Oscar Legacy
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The 44th Academy Awards (1972)

Held at the Dorothy Chandler Pavilion on Monday, April 10, 1972,
honoring movies released in 1971.

Best Actor Gene Hackman in a scene from Best Picture ("The French Connection").

Best Actor Gene Hackman in a scene from Best Picture "The French Connection."

Best Picture

The French Connection Full Image

"The French Connection"

Philip D'Antoni Production in association with Schine-Moore Productions; 20th Century-Fox.

Best Actress

Best Actress Jane Fonda ("Klute"). Full Image

Jane Fonda

Best Actress Jane Fonda ("Klute").

Best Supporting Actor

Best Supporting Actor Ben Johnson ("The Last Picture Show") with presenters Richard Harris and Sally Kellerman. Full Image

Ben Johnson

Best Supporting Actor Ben Johnson ("The Last Picture Show") with presenters Richard Harris and Sally Kellerman.

The Year

  • Shaft
  • Charlie Chaplin
  • Gene Hackman
  • Cloris Leachman
  • Best Picture: "The French Connection"
    • "The French Connection" also won Academy Awards for Best Actor (Gene Hackman), Directing (William Friedkin), Film Editing (Jerry Greenberg), and Writing – Screenplay based on material from another medium (Ernest Tidyman).
  • The ceremony's opening number was called "Lights, Camera, Action." It was choreographed by Ron Field, written by Billy Barnes, and interpreted by Joel Grey; the performance was a musical number about Hollywood's past.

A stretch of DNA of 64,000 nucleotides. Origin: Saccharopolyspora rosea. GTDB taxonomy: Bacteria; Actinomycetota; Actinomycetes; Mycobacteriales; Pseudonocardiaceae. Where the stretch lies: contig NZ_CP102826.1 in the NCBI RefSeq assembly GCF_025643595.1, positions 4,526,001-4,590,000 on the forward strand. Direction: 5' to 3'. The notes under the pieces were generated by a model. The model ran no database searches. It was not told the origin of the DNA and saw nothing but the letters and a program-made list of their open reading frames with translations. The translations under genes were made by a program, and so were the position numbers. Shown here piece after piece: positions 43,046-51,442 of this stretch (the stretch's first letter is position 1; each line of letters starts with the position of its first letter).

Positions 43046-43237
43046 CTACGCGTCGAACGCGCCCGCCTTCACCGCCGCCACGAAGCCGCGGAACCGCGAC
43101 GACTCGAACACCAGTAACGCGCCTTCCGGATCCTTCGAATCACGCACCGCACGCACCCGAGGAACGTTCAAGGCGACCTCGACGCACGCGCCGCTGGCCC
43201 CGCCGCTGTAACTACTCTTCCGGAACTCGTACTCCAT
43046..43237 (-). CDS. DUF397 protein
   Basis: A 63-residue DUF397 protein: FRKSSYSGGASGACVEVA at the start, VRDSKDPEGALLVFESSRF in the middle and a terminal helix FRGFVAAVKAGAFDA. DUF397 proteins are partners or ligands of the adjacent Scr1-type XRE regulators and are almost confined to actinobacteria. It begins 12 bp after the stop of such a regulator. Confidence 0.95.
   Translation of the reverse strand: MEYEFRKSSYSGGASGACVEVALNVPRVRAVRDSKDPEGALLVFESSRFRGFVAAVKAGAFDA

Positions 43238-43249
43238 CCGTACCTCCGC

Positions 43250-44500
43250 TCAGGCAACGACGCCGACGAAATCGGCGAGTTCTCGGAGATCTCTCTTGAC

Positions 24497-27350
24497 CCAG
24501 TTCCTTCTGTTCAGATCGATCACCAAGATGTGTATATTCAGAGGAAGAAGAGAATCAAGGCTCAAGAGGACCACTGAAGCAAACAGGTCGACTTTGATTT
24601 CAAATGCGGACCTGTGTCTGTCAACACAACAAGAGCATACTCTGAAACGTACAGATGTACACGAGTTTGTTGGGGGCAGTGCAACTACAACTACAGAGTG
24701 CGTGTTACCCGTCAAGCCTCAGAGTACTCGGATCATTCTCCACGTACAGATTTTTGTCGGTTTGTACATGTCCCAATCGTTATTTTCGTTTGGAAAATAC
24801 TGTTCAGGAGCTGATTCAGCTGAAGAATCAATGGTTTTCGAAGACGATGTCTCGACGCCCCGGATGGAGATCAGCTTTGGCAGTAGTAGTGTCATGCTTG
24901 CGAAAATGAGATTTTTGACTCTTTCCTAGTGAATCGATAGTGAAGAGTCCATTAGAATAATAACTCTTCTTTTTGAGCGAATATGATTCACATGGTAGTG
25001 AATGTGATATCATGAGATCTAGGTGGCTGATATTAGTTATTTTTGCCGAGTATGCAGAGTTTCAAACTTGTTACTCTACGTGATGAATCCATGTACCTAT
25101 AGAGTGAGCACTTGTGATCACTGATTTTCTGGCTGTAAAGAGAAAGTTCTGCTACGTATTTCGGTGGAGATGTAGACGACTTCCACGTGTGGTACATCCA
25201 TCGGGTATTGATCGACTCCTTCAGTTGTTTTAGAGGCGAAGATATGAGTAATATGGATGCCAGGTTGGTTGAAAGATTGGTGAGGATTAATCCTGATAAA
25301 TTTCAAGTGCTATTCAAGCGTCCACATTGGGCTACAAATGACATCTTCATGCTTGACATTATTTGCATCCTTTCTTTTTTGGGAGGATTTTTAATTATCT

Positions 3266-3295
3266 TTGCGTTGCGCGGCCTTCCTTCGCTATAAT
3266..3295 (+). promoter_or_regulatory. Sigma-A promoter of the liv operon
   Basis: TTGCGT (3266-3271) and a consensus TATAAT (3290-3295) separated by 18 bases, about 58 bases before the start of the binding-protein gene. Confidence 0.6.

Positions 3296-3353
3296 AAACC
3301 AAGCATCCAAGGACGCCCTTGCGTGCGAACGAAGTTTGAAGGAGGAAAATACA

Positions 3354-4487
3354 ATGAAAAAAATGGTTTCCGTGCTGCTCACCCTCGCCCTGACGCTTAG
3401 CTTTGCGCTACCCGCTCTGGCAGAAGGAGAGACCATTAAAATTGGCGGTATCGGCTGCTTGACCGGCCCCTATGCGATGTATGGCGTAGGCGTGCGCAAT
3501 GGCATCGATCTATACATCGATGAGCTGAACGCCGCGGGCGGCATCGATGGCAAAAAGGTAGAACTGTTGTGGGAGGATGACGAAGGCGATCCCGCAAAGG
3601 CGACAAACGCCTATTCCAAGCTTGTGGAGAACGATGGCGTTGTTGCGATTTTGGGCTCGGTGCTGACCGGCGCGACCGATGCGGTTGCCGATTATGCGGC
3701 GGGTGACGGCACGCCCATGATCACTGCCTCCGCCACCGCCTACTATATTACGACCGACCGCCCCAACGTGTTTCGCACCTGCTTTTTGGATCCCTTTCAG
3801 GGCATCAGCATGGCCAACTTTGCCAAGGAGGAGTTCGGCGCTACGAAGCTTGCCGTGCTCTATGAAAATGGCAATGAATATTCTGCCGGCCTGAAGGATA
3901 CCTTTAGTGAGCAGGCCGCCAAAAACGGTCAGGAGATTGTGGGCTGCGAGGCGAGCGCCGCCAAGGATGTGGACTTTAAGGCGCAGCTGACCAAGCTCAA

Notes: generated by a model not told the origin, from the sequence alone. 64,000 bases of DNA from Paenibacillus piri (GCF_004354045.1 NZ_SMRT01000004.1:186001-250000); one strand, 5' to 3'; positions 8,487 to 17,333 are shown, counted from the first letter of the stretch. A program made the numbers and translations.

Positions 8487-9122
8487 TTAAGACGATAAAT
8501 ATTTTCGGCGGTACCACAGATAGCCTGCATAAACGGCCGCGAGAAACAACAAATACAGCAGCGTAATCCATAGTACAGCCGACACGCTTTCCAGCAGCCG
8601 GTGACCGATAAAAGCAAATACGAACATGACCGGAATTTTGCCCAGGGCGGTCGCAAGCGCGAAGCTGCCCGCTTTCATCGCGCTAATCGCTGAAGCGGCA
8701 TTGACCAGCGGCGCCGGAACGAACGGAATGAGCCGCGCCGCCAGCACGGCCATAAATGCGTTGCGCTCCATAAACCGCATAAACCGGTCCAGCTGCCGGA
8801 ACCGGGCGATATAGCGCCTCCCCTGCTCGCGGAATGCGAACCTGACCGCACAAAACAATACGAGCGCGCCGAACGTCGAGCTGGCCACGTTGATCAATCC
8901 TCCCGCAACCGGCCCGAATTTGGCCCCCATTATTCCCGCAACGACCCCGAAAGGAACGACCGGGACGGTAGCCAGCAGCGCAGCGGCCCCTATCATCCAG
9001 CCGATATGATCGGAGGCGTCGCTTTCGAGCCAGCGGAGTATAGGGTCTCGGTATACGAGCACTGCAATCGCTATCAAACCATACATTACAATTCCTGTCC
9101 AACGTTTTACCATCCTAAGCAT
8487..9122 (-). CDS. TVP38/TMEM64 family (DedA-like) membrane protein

• "Theme from 'Shaft'" was the Oscar winner for Song; Isaac Hayes wrote the music and lyrics and performed the song on the show in a spectacularly staged number. Hayes was the first African-American to win an Oscar in a music category. (View Image)
  • Helen Hayes, Alan King, Sammy Davis Jr., and Jack Lemmon shared hosting duties.
  • On January 12, 1971, the sitcom "All in the Family," starring Carroll O'Connor, debuted on CBS.
  • On January 25, 1971, Charles Manson and three female followers were convicted of 27 counts of first-degree murder and conspiracy to commit murder in the 1969 slaying of Sharon Tate and six others.
  • In February 1971, the NASDAQ began trading as the world's first electronic stock exchange.
  • On February 28, 1971, Evel Knievel set a world record by jumping his motorcycle over 19 cars at the Ontario Motor Speedway, as part of the pre-show entertainment before the first NASCAR Miller High Life 500 stock car classic.
  • On June 6, 1971, "The Ed Sullivan Show" aired its final episode. The final new show aired March 28, 1971, followed by several weeks of reruns.
  • In June 1971, Neville Bonner became the first indigenous Australian to sit in the Australian Parliament.
  • On July 3, 1971, Jim Morrison, the lead singer of the Doors, was found dead in Paris, France.
  • On September 8, 1971, the John F. Kennedy Center for the Performing Arts opened to the public with the premiere of Leonard Bernstein's "Mass," which was written specifically for the occasion.
  • In September 1971, the Attica Prison Riots took place; law enforcement officials invaded the prison after four days of rioting and opened fire, killing 29 inmates and 10 hostages and injuring many others.
  • In October 1971, Walt Disney World Resort opened in Orlando, Florida.

Honorary Award

To Charles Chaplin for the incalculable effect he has had in making motion pictures the art form of this century. (View Image)

See all Nominees and Winners

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